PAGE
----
Find an equation for the nth term of the arithmetic sequence.
a19 = -92, a20 = 6
an = -1856 + 98(n - 1)
an = -1856 - 98(n - 1)
an = -1856 - 98(n + 1)
an = -1856 + 98(n + 1)
@dan815 @jim_thompson5910 @mathstudent55 @compassionate @zzr0ck3r

- anonymous

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- jim_thompson5910

First isolate d
\[\Large a_{19} + d = a_{20}\]
\[\Large -92 + d = 6\]
\[\Large d= ???\]

- anonymous

-86 @jim_thompson5910

- anonymous

then what do we do? @jim_thompson5910

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## More answers

- jim_thompson5910

you add 92 to both sides

- jim_thompson5910

6+92 = ??

- anonymous

98 @jim_thompson5910

- jim_thompson5910

so d = 98

- jim_thompson5910

which is why the answer is
|dw:1436316159029:dw|

- jim_thompson5910

|dw:1436316211464:dw|

- jim_thompson5910

first term is \[\Large a_1 = -1856\]
|dw:1436316259108:dw|

- jim_thompson5910

common difference is d = 98
we add 98 to each term to get the next term
|dw:1436316282925:dw|

- anonymous

so a is the final answer? @jim_thompson5910

- jim_thompson5910

yeah

- jim_thompson5910

|dw:1436316316037:dw|

- anonymous

can u help me with another one? @jim_thompson5910

- jim_thompson5910

sure

- anonymous

Find an equation for the nth term of the arithmetic sequence.
-17, -13, -9, -5, ...
an = -17 + 4(n + 2)
an = -17 x 4(n - 1)
an = -17 + 4(n - 1)
an = -17 + 4(n + 1)

- jim_thompson5910

what's the first term?

- anonymous

i dont know @jim_thompson5910

- jim_thompson5910

just look at the first number given in the sequence

- anonymous

-17 @jim_thompson5910

- jim_thompson5910

yeah

- jim_thompson5910

what must we add to -17 to get to the next term -13 ?

- anonymous

4 @jim_thompson5910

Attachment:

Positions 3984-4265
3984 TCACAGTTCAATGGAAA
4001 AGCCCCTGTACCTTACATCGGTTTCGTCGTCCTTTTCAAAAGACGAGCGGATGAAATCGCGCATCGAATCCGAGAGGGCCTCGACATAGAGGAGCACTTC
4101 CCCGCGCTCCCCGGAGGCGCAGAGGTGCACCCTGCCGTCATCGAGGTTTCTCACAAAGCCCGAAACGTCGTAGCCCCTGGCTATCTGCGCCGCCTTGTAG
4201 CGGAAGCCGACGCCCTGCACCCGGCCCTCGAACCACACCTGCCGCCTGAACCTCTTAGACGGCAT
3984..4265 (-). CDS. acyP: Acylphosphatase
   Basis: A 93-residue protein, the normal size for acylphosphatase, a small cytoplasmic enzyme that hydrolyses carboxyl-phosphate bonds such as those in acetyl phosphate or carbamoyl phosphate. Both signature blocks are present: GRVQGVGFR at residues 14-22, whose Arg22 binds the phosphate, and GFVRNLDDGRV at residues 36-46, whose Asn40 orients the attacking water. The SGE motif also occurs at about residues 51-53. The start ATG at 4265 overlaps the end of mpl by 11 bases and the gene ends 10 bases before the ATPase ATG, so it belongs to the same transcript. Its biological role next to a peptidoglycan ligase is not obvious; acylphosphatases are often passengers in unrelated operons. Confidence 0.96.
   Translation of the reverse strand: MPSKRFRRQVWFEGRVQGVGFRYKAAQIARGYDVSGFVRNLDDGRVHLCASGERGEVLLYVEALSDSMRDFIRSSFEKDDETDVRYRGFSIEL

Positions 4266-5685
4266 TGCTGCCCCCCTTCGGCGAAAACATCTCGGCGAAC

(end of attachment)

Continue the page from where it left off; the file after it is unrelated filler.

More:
- jim_thompson5910

so d = 4

- jim_thompson5910

First term
\[\Large a_1 = -17\]
Common difference
\[\Large d = 4\]

- jim_thompson5910

|dw:1436316606279:dw|

- anonymous

so the answer would be c?
@jim_thompson5910

- jim_thompson5910

|dw:1436316636005:dw|

- jim_thompson5910

|dw:1436316659391:dw|

- jim_thompson5910

yes, c

- anonymous

Find an equation for the nth term of a geometric sequence where the second and fifth terms are -2 and 16, respectively.
an = 1 â€¢ (-2)n - 1
an = 1 â€¢ 2n
an = 1 â€¢ (-2)n + 1
an = 1 â€¢ 2n - 1
@jim_thompson5910 one more?

- jim_thompson5910

show me what you have so far

- anonymous

i dont have anything? i dont know how to do it?

- anonymous

@jim_thompson5910

- jim_thompson5910

second term = -2
third term = -2*r = -2r
fourth term = (-2r)*r = -2r^2
fifth term = (-2r^2)*r = -2r^3
-------------------------------------------------------
solve for r
-2r^3 = 16

- anonymous

how do i do thta? @jim_thompson5910

- jim_thompson5910

you need to isolate r
try to get r all by itself

- jim_thompson5910

think to yourself
-2 times _________ = 16
what goes in the blank?

- anonymous

r

- jim_thompson5910

-2 times _________ = 16
think of a number that goes in the blank

- anonymous

i got 1.25

- anonymous

@jim_thompson5910

- jim_thompson5910

no

- anonymous

so what is it?

- jim_thompson5910

this article may help
http://www.purplemath.com/modules/solvelin.htm

- jim_thompson5910

it shows how to solve equations

- anonymous

i dont know? im stupid lol @jim_thompson5910

- jim_thompson5910

read that article a few times. It should help
you aren't stupid

- anonymous

can u show me step by step im more of a visual person @jim_thompson5910

- jim_thompson5910

for example
2 times x = 10 means x = 5
since 2 times 5 = 10

- jim_thompson5910

2q = 28 means q = 14
because 2 times 14 = 28

- jim_thompson5910

you can divide both sides by 2 to isolate the variable

- anonymous

so then its r^3=-8 @jim_thompson5910

- jim_thompson5910

very good

- jim_thompson5910

to undo the cube exponent, we take the cube root of both sides
|dw:1436317751492:dw|

- jim_thompson5910

|dw:1436317761724:dw|

- anonymous

i got this 1Â±iâˆš3

- jim_thompson5910

|dw:1436317773660:dw|

- jim_thompson5910

only focus on the real solutions

- jim_thompson5910

|dw:1436317819217:dw|

- anonymous

so the answer is a?

- jim_thompson5910

|dw:1436317839091:dw|

- jim_thompson5910

yeah it's the only one that fits

- jim_thompson5910

so a1 has to be 1

- anonymous

one last one? @jim_thompson5910

- anonymous

Write the sum using summation notation, assuming the suggested pattern continues.
-1 + 2 + 5 + 8 + ... + 44
summation of negative three times n from n equals zero to fifteen
summation of the quantity negative one plus three n from n equals zero to fifteen
summation of negative three times n from n equals zero to infinity
summation of the quantity negative one plus three n from n equals zero to infinity

- anonymous

@jim_thompson5910 @UsukiDoll

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